- If you are using your starter daily or every-other day, you will not need a lid for your container - just keep using the cloth and rubber band. If you will be storing the container in the fridge for more infrequent feedings, use the cloth and rubber band while the container is sitting on the counter, but then tightly lid the container when it is in the refrigerator. I use an old butter crock for my starter so that when I store mine in the refrigerator all I have to do is put the lid on and put it in the fridge.
------------------------------------ Sourdough Starter
Ingredients: flour filtered water a large bowl
Directions: Starting the sourdough: Whisk ¼ cup flour with 3 tablespoons filtered water in a small bowl. Pour this into a jar or a ceramic or glass bowl, and let it sit for 12-24 hours, depending on how warm it is (the warmer it is, the less time you will give it). After it has sat, whisk in ½ cup flour with ⅓ cup filtered water and continue adding ½ cup flour and ⅓ cup water every 12-24 hours for one to two weeks until your starter is brisk and bubbling (note that the action of stirring the batter may create some bubbles. Do not confuse these with the bubbles the batter produces when you are not actively stirring). Each time you are adding in new flour and water, make sure to whisk everything together until there are no lumps.
Maintaining the sourdough: After a week or two, your sourdough can be stored in the fridge if you want. This is helpful if you bake infrequently (that is: if you bake less than once a week). To Store your starter, cover the container tightly with a lid and place in the refrigerator. The next time you want to use it, take the container out of the fridge, remove the lid, cover with the cloth and rubber band, and bring it up to room temperature at least 12 hours before you want to bake with the starter. If you bake more frequently (every day or a few times a week) you can leave the starter on the counter with the cloth and rubber band covering the container, and feed it with ½ cup flour and ⅓ cup filtered water once a day.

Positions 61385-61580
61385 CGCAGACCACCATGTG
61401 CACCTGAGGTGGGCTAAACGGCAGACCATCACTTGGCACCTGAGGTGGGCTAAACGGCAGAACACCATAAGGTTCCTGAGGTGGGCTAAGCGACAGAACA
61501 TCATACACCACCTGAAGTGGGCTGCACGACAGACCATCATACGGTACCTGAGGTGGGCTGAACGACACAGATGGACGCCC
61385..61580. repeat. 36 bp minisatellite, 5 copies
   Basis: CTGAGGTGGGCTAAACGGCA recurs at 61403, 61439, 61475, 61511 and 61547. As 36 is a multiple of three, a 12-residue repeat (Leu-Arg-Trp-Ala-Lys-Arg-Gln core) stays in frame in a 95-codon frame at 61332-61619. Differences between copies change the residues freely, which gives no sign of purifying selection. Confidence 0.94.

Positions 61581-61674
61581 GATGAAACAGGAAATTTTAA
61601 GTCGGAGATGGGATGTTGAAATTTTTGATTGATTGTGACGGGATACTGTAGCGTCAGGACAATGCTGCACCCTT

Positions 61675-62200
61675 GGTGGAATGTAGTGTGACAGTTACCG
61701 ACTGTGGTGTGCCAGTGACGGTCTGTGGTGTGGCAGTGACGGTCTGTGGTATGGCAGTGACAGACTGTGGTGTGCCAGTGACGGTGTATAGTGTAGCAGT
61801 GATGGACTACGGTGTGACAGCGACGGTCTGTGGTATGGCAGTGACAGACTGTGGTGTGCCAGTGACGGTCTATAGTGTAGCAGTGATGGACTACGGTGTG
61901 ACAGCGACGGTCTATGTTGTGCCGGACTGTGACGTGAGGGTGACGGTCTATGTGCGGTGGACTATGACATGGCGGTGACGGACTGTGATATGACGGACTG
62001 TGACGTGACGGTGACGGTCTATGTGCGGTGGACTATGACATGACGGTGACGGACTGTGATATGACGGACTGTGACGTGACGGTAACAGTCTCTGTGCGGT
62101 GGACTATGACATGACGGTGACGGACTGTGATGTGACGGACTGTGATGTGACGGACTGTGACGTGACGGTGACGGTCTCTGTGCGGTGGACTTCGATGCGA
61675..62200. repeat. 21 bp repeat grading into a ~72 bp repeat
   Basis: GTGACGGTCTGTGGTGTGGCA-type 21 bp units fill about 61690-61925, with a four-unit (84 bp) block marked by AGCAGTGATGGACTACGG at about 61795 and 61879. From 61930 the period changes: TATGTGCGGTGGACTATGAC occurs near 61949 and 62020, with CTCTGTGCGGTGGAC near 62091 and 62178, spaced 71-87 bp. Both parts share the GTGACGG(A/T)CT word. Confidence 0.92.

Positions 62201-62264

As an FYI: If a brown liquid appears floating on top of your sourdough starter, simply pour it off. This liquid is harmless but it can mean that either you have fed your starter too much water in relation to flour, or you haven’t fed your starter frequently enough. Your starter is still usable, though! Just make sure to follow the instructions above and you will find the right balance for your own kitchen’s ecosystem.
Good luck with making your own sourdough starter, and please make sure to let me know in the comments below if you are making your own! I’ll be sharing some of my sourdough recipes in the weeks to come, too!